The crash is being investigated by the Princeton Police Department and Mercer County Prosecutor’s Office. PPD is requesting that anybody who witnessed the crash to contact Traffic Safety Bureau supervisor Sergeant Thomas Murray at 609-921-2100 ext. 1879.
An additional press release will follow when new information becomes available.
Jodi Marcou (Driver) Kendall Park,, NJ 08088 61 years old (Deceased)
15 year old juvenile (Driver) Newark, NJ (Deceased)
TRENTON, NJ (MERCER)–November 8-14 is Crash Responder Safety Week.
Nearly once every week, a first responder is killed while attempting to clear a roadway accident.
Under New Jersey’s “Move Over” law, drivers are required to reduce their speed and change lanes when approaching an authorized emergency vehicle. These vehicles include tow trucks, highway maintenance vehicles, sanitation vehicles, and emergency (fire/police/EMS) vehicles displaying flashing, blinking or alternating emergency lights.
Unfortunately, law enforcement, emergency response personnel, tow truck operators, and highway maintenance workers continue to be struck and injured or killed while aiding others on the side of the road because a passing vehicle did not sufficiently slow down and move over.
When you see flashing lights on the side of the road, slow down, and if it’s safe, MOVE OVER.
Procedure for motorist approaching certain stationary vehicle.
1. a. The operator of a motor vehicle approaching a stationary authorized emergency vehicle as defined in R.S.39:1-1 that is displaying a flashing, blinking or alternating red or blue light or, any configuration of lights containing one of these colors, shall approach the authorized emergency vehicle with due caution and shall, absent any other direction by a law enforcement officer, proceed as follows:
(1) Make a lane change into a lane not adjacent to the authorized emergency vehicle if possible in the existing safety and traffic conditions; or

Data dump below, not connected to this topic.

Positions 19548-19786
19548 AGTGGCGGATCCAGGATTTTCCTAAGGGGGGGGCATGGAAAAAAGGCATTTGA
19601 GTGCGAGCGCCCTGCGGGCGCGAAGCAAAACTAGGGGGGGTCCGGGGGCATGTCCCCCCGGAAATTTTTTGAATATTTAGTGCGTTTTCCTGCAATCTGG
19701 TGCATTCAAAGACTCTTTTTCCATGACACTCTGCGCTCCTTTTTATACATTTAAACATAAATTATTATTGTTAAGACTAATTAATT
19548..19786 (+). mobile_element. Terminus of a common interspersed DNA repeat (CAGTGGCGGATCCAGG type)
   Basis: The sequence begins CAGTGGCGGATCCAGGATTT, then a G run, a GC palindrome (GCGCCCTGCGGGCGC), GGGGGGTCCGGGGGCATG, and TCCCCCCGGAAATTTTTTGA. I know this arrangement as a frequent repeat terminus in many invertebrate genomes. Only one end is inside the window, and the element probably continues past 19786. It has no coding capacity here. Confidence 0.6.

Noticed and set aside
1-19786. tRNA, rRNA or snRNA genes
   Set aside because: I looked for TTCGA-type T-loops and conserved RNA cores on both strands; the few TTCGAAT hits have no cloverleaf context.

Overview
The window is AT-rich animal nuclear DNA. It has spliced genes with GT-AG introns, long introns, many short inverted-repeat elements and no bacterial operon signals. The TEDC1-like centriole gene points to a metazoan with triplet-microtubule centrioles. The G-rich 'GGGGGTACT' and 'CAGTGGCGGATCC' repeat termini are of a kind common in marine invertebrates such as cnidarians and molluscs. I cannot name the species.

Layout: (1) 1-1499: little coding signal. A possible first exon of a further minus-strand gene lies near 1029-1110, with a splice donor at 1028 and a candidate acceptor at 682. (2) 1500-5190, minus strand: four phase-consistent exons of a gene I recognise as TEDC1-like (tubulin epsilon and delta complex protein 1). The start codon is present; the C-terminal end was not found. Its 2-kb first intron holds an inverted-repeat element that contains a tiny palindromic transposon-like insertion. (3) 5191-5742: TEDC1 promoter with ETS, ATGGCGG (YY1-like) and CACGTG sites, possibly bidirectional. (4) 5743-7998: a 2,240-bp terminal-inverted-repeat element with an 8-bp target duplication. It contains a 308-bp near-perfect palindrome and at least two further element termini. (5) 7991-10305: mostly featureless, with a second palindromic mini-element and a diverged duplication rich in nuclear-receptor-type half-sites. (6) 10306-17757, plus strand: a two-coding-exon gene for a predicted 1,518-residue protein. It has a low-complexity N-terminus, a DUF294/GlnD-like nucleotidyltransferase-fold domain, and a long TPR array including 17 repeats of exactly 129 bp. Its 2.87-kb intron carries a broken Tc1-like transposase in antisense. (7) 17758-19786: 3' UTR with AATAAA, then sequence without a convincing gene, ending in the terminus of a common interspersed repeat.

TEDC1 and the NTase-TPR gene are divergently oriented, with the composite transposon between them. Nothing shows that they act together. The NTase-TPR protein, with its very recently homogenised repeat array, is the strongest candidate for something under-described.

(2) If a lane change pursuant to paragraph (1) of subsection a. of this section would be impossible, prohibited by law or unsafe, reduce the speed of the motor vehicle to a reasonable and proper speed for the existing road and traffic conditions, which speed shall be less than the posted speed limit, and be prepared to stop.
b. The operator of a motor vehicle approaching a stationary tow truck as defined in section 1 of P.L.1999, c.396 (C.39:3-84.6) that is displaying a flashing amber light, a stationary highway maintenance or emergency service vehicle that is operated by the State, an authority or a county or municipality and displaying flashing yellow, amber, or red lights, or a stationary sanitation vehicle displaying a flashing amber warning light pursuant to section 1 of P.L.2011, c.3 (C.39:3-54.27) shall approach the vehicle with due caution and shall, absent any other direction by a law enforcement officer, proceed as follows:
(1) Make a lane change into a lane not adjacent to the tow truck, highway maintenance or emergency service vehicle, or sanitation vehicle if possible in the existing safety and traffic conditions; or
(2) If a lane change under paragraph (1) of subsection b. of this section would be impossible, prohibited by law or unsafe, reduce the speed of the motor vehicle to a reasonable and proper speed for the existing road and traffic conditions, which speed shall be less than the posted speed limit, and be prepared to stop.
c. A violation of this section shall be punished by a fine of not less than $100 and not more than $500.